Looking after your furniture, flooring, or anything else in your house made of wood is important if you want it to last. This especially goes for anything wooden you own outside. Wooden garden furniture, decking, or a wooden gazebo will especially need staining in order to protect it from the rain.
But before staining anything wooden, you’ll need to prepare it. Preparation is key to ensuring that, when you apply the stain, it seeps into the wood properly and evenly, providing the best protection. Luckily, we’ve done the hard work for you and compiled a guide to preparing wood for staining. So read on to become an expert!
Should You Use Power Tools?
This is a bit of a controversial question in some ways, and you might get different answers from different carpenters. The long and the short of it, however, is that using power tools means you’ll get the job done a lot quicker. This especially goes for if you are sanding large surfaces like decking or a whole gazebo.
With big projects like this, it’s a good idea to hire some heavy machinery, but, if you’re just sanding down some furniture, you can purchase or hire a palm sander. This will certainly get the job done quickly and easily.
What we do recommend, however, is that you hand sand at the end to provide a fine and smooth finish to the wood. Wrap some fine grain sandpaper around a block and sand down the wood one last time to get a great finish.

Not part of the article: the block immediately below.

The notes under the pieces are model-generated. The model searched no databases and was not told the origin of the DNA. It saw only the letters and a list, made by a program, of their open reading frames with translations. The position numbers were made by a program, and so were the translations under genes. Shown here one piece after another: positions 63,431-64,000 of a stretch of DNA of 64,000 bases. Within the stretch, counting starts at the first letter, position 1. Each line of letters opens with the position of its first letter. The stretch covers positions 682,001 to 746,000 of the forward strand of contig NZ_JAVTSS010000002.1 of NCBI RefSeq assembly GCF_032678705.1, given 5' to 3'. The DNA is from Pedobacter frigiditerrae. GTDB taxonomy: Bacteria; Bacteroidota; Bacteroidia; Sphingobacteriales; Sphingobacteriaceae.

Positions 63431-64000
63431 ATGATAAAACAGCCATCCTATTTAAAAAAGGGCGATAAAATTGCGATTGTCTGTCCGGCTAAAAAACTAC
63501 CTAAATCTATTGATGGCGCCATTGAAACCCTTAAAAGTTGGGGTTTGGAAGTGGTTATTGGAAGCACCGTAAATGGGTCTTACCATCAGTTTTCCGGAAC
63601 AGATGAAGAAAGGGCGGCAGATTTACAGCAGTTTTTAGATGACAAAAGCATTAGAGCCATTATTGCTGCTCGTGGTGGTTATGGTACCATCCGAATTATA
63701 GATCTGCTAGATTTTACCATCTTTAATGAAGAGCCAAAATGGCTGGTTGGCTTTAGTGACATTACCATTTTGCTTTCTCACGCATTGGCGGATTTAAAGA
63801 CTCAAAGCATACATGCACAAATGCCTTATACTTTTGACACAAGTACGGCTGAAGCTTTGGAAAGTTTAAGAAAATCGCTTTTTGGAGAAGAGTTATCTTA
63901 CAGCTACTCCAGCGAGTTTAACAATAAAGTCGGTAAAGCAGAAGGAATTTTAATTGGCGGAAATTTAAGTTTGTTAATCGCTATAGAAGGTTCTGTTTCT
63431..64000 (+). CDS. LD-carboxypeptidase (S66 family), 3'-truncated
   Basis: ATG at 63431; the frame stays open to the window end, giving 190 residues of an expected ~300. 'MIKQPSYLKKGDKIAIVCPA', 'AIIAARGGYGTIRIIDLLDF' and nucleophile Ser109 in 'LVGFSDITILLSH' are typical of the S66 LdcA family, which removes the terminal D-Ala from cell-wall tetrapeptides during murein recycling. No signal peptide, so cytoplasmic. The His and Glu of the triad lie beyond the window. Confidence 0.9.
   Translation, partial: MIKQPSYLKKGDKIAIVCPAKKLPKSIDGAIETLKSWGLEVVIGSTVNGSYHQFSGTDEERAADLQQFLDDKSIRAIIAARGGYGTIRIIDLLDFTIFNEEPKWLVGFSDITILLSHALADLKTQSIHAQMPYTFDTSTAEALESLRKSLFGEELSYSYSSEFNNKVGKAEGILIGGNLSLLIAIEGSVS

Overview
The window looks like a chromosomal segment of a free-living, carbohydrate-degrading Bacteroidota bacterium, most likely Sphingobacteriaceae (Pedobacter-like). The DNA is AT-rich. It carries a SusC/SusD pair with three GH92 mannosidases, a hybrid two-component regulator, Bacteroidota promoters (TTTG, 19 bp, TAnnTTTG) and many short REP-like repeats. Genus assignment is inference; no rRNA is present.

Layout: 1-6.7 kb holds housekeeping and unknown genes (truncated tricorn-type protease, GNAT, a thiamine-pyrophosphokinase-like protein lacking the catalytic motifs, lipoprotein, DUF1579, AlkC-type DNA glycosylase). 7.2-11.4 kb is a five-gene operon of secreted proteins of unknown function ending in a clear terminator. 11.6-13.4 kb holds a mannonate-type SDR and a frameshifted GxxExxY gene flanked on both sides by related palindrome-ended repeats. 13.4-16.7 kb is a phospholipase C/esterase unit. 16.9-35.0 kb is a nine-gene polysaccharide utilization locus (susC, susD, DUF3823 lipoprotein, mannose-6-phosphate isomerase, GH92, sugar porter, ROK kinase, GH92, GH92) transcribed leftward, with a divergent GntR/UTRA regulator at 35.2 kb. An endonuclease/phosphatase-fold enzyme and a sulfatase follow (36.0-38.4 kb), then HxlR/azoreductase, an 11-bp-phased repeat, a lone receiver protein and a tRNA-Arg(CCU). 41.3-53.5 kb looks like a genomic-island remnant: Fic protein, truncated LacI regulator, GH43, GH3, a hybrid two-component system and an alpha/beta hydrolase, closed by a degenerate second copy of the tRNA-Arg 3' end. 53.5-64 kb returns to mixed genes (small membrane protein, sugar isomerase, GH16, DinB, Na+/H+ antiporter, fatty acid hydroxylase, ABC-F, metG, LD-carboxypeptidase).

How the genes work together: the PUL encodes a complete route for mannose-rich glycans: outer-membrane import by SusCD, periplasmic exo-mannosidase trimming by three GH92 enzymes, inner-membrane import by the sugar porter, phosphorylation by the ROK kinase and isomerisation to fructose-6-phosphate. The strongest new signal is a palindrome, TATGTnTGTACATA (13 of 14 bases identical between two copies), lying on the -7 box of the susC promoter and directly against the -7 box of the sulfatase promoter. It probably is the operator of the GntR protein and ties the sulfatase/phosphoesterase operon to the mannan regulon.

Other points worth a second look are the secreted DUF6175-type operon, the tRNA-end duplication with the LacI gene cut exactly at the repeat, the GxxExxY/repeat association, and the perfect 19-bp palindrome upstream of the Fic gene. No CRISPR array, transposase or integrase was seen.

A word on sanding
It’s a good idea to go into some more detail about how to best sand down wood if you’re preparing it for staining. First off, it’s time to bust some jargon and explain what different grits mean. A sandpaper with a coarse grit (those under 100) will be quite rough. These are generally used at the start of the sanding process to remove a large amount of wood.
However, sand paper under 100 grits doesn’t provide a smooth finish, so afterwards you should use a finer grit paper to smooth out the wood. Then, finally, use a fine grit sand paper (say over 200) in order to finish the job.
You should also make sure that you sand with the grain, never at an angle to it. If you don’t you’ll end up scratching the wood and this can end up looking terrible!
The final steps
Once you’ve sanded down the wood, you’ll need to make sure you remove all of the sand before you get on with the staining. You can use a damp rag to do this, but the best option is to purchase some sticky cheesecloth which is designed for cleaning dust from sanded wood.
Once you have cleared away all the dust, it’s time to start staining the wood! If you follow this guide, you’ll be able to apply the stain safe in the knowledge that the finished product will look great and, most importantly, protect your wood from the elements.